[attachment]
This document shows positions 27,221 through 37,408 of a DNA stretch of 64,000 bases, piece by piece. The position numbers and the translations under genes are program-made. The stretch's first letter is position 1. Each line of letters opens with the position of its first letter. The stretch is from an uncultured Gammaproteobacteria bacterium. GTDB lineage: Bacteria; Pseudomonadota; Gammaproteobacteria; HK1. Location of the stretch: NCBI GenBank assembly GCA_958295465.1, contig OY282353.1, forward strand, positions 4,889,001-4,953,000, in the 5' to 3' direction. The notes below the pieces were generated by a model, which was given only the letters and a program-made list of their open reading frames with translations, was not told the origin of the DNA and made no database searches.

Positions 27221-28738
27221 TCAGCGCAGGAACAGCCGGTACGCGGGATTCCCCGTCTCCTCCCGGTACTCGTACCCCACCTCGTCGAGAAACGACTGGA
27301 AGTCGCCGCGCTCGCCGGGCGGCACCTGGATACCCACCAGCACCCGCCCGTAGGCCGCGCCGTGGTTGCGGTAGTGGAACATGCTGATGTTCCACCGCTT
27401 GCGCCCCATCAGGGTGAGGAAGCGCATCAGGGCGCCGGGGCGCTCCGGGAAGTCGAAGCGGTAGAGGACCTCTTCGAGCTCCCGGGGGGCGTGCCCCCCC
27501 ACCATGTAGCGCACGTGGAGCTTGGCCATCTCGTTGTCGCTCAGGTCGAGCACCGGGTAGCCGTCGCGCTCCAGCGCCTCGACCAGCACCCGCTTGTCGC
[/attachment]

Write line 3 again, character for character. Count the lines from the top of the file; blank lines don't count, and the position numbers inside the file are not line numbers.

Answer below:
27221 TCAGCGCAGGAACAGCCGGTACGCGGGATTCCCCGTCTCCTCCCGGTACTCGTACCCCACCTCGTCGAGAAACGACTGGA